Photo: Evan Lockridge

Photo: Evan Lockridge

The mega-merger of Knight Transportation and Swift Transportation has moved a step closer to completion with the Federal Trade Commission granting its approval.

The antitrust approval came quickly, in the form of an early termination notice posted by FTC on May 1. That action allows shareholders to vote on the deal, which is expected to close this summer. However, the merger must still be approved by the Securities and Exchange Commission and meet other requirements before the deal can legally close.

Once they are merged to form Knight-Swift Transportation Holdings, the two carriers will together field the largest truckload operation in the U.S. The new company is projected to generate annual revenues over $5 billion and boas a market capitalization of about $6 billion.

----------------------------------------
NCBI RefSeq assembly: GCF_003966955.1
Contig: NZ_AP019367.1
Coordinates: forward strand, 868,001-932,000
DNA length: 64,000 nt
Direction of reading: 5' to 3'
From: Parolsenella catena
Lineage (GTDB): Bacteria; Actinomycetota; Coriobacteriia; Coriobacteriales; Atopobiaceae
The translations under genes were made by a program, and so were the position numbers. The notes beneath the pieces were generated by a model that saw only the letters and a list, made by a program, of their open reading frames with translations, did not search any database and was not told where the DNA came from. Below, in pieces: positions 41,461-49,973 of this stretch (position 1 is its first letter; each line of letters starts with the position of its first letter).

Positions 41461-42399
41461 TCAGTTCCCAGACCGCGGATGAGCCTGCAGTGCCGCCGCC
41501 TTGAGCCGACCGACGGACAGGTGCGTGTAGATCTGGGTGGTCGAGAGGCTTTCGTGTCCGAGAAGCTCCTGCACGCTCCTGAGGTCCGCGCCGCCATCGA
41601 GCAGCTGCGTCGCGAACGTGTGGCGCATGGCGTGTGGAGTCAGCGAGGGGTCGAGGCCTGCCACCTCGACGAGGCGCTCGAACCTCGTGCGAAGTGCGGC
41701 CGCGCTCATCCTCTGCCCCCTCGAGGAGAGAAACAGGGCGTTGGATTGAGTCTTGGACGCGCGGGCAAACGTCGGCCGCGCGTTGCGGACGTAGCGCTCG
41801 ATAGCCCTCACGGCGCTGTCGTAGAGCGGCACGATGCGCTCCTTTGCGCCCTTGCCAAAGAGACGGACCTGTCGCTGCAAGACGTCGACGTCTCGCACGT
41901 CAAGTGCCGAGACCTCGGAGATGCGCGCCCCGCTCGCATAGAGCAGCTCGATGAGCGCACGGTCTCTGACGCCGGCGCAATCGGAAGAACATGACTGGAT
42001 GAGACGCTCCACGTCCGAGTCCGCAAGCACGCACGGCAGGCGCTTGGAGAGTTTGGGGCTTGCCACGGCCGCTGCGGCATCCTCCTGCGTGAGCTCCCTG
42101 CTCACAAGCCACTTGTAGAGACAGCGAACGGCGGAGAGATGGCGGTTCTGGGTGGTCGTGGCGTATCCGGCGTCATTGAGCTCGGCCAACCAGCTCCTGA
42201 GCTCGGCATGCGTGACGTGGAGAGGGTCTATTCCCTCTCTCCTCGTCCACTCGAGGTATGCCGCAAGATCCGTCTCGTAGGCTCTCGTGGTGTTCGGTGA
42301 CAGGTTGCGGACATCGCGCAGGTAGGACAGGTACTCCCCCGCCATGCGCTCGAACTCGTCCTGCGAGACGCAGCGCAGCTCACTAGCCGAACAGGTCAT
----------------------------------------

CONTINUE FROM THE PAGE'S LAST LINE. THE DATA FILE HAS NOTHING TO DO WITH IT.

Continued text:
The Phoenix-based companies announced on April 10 that their respective boards of directors unanimously approved the merger of Knight and Swift in an all-stock transaction that they said will create the industry's largest full truckload company. 

“This transaction combines under common ownership two long-standing industry leaders creating North America's premier truckload transportation company with $5 billion in annual revenue and a ‘Top 5’ truckload presence in dry van, refrigerated, dedicated, cross-border Mexico and Canada, and a significant presence in brokerage and intermodal,” the companies said in a joint statement.

The new holding company will remain headquartered in Phoenix and will operate with some 23,000 tractors, 77,000 trailers, and 28,000 employees. 

The companies noted that, post-merger, the distinct Swift and Knight brands and operations will be maintained.

Related: Knight-Swift: A Merger of Mindsets

About the author
David Cullen

David Cullen

[Former] Business/Washington Contributing Editor

David Cullen comments on the positive and negative factors impacting trucking – from the latest government regulations and policy initiatives coming out of Washington DC to the array of business and societal pressures that also determine what truck-fleet managers must do to ensure their operations keep on driving ahead.

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